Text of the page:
The Caribou Program has a lot going on these days: field work, data analysis, paper writing and a brand new project! Here are some of the highlights.
The new project is called Caribou behaviour and calving success in relation to oil and gas development: are all disturbances created equal? It will study how well site activity and regeneration stage influence the behaviour of caribou, and the survival of adult caribou and neonates. This project will complement other Caribou Program research on calving habitat selection, calf and adult survival, and response to disturbance.
Data entry is complete for Potential Impacts of Mountain Pine Beetle! Kelsey Greenlay has been hard at work entering all the field data we collected this summer. With over 700 plots there was a lot of data to enter into our database. But it’s all now in our system and we are excited to move onto the analysis.
There are two updates for the Response of Threatened Species to Linear Features and Landscape Chage project. In October, Grizzly Bear Program lead Gord Stenhouse attended the annual SFI conference in California to speak about this research project to project partners. In December, we received the genetic results from the laboratory in Nelson and later this month samples from individuals will be sent to Toronto Zoo for hormone analysis.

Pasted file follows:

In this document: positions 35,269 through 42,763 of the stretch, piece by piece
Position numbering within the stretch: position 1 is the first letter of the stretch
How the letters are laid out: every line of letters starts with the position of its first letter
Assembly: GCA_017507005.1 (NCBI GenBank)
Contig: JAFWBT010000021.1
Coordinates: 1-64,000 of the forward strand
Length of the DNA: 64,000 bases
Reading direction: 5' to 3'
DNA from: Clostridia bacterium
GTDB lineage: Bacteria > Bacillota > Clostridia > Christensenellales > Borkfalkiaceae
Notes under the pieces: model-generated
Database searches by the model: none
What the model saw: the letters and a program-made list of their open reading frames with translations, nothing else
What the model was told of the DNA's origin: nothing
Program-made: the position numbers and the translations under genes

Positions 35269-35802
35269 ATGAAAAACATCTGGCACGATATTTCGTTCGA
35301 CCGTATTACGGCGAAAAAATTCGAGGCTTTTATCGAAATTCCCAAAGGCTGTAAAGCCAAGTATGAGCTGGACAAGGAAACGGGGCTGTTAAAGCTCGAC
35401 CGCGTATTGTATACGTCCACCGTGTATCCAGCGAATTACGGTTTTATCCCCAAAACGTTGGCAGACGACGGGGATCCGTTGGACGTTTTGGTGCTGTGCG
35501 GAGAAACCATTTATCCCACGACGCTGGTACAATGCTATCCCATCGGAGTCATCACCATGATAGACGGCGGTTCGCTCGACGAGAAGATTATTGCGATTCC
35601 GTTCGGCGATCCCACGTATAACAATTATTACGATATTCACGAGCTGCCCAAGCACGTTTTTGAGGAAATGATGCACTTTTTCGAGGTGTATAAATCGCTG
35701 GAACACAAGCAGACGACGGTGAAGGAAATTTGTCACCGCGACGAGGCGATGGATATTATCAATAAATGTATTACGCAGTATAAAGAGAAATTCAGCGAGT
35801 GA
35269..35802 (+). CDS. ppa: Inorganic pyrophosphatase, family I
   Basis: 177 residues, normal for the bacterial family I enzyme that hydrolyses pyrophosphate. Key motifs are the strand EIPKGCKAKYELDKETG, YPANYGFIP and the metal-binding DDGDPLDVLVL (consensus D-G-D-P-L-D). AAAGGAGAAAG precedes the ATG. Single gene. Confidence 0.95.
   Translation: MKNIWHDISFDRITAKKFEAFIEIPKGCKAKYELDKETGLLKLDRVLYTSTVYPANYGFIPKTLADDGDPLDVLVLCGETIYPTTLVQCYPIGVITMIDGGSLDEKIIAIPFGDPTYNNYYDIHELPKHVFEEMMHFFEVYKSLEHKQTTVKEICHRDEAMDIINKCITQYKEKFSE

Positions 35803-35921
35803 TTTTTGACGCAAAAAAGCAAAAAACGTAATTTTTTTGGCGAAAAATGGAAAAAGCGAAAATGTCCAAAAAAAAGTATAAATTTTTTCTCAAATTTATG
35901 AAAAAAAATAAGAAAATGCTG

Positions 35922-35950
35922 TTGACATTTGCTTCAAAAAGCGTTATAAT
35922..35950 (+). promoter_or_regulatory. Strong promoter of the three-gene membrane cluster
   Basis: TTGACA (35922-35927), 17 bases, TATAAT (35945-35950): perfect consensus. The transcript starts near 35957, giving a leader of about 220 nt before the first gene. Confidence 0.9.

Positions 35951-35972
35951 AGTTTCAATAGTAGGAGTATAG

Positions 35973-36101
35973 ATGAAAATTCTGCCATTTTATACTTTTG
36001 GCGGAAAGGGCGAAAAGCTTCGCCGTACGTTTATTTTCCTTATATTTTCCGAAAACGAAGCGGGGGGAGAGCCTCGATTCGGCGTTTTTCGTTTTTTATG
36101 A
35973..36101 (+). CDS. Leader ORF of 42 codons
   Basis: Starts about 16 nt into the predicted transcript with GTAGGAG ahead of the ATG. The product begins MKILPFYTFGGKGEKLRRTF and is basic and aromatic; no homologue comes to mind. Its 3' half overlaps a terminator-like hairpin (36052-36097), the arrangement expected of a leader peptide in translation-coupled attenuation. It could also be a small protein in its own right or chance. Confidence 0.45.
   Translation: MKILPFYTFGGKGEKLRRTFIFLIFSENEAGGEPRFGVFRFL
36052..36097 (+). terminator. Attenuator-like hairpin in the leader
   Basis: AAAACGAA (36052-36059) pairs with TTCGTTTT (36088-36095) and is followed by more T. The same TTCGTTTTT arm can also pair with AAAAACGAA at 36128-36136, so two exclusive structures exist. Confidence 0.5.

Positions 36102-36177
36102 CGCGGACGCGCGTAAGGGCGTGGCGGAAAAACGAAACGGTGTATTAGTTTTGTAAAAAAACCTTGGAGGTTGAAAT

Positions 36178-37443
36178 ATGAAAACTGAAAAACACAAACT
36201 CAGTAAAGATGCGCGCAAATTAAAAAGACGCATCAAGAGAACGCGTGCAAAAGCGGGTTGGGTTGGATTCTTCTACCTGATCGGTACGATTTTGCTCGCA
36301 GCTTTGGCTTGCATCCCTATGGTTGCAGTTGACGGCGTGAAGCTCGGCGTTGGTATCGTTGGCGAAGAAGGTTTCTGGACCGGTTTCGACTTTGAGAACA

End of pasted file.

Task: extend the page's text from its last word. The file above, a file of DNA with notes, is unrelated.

The Caribou Mortality and Health Monitoring project has a new partner and a new name. It is now called Assessing disease prevalence and caribou health in west-central and north-western Alberta. The Canadian Wildlife Health Cooperative has joined the University of Calgary, Weyerhaeuser, Alberta Environment and Parks, and PTAC as a partner of this project, the first intensive health survey of boreal and southern mountain caribou herds in Alberta. This information will be used to develop practical management tools to monitor and maintain healthy caribou population.
The winter fieldwork has begun on our Analysis and Restoration of Seismic Cutlines! Doug, Laura, Kelsey and Becky spent the last week setting out trail cameras on seismic lines in the Narraway and Redrock Prairie Creek herds. These sites are stratified by vegetation height and allow us to monitor wildlife use of seismic lines at different stages of re-vegetation over the winter months, and we are also monitoring snow depth. We use snow shoes and skis to access our sites; a welcome break from statistics and GIS at the office. Stay tuned for more notes from the field.